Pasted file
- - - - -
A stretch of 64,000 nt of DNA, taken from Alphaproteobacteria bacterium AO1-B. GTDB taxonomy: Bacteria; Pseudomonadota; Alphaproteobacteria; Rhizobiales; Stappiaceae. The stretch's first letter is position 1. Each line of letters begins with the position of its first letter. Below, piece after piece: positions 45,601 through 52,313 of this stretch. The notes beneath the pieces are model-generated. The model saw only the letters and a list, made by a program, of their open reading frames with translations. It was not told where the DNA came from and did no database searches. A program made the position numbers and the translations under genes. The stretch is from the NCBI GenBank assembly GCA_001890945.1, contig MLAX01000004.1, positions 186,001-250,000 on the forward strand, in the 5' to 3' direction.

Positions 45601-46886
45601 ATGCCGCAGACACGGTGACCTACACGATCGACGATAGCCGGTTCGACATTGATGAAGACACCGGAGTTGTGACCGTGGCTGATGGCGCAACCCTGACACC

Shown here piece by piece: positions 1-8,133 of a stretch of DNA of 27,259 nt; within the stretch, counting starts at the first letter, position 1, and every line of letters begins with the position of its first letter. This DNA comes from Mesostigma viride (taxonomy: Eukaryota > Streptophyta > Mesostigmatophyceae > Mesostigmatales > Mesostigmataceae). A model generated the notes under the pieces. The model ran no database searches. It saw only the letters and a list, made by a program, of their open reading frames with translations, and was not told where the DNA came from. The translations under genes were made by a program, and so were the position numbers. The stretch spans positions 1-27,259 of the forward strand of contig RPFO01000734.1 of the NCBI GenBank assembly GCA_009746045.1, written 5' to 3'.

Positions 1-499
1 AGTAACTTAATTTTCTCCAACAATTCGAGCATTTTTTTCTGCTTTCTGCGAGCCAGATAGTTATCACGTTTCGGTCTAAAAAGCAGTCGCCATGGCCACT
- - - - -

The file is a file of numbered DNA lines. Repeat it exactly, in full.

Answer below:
A stretch of 64,000 nt of DNA, taken from Alphaproteobacteria bacterium AO1-B. GTDB taxonomy: Bacteria; Pseudomonadota; Alphaproteobacteria; Rhizobiales; Stappiaceae. The stretch's first letter is position 1. Each line of letters begins with the position of its first letter. Below, piece after piece: positions 45,601 through 52,313 of this stretch. The notes beneath the pieces are model-generated. The model saw only the letters and a list, made by a program, of their open reading frames with translations. It was not told where the DNA came from and did no database searches. A program made the position numbers and the translations under genes. The stretch is from the NCBI GenBank assembly GCA_001890945.1, contig MLAX01000004.1, positions 186,001-250,000 on the forward strand, in the 5' to 3' direction.

Positions 45601-46886
45601 ATGCCGCAGACACGGTGACCTACACGATCGACGATAGCCGGTTCGACATTGATGAAGACACCGGAGTTGTGACCGTGGCTGATGGCGCAACCCTGACACC

Shown here piece by piece: positions 1-8,133 of a stretch of DNA of 27,259 nt; within the stretch, counting starts at the first letter, position 1, and every line of letters begins with the position of its first letter. This DNA comes from Mesostigma viride (taxonomy: Eukaryota > Streptophyta > Mesostigmatophyceae > Mesostigmatales > Mesostigmataceae). A model generated the notes under the pieces. The model ran no database searches. It saw only the letters and a list, made by a program, of their open reading frames with translations, and was not told where the DNA came from. The translations under genes were made by a program, and so were the position numbers. The stretch spans positions 1-27,259 of the forward strand of contig RPFO01000734.1 of the NCBI GenBank assembly GCA_009746045.1, written 5' to 3'.

Positions 1-499
1 AGTAACTTAATTTTCTCCAACAATTCGAGCATTTTTTTCTGCTTTCTGCGAGCCAGATAGTTATCACGTTTCGGTCTAAAAAGCAGTCGCCATGGCCACT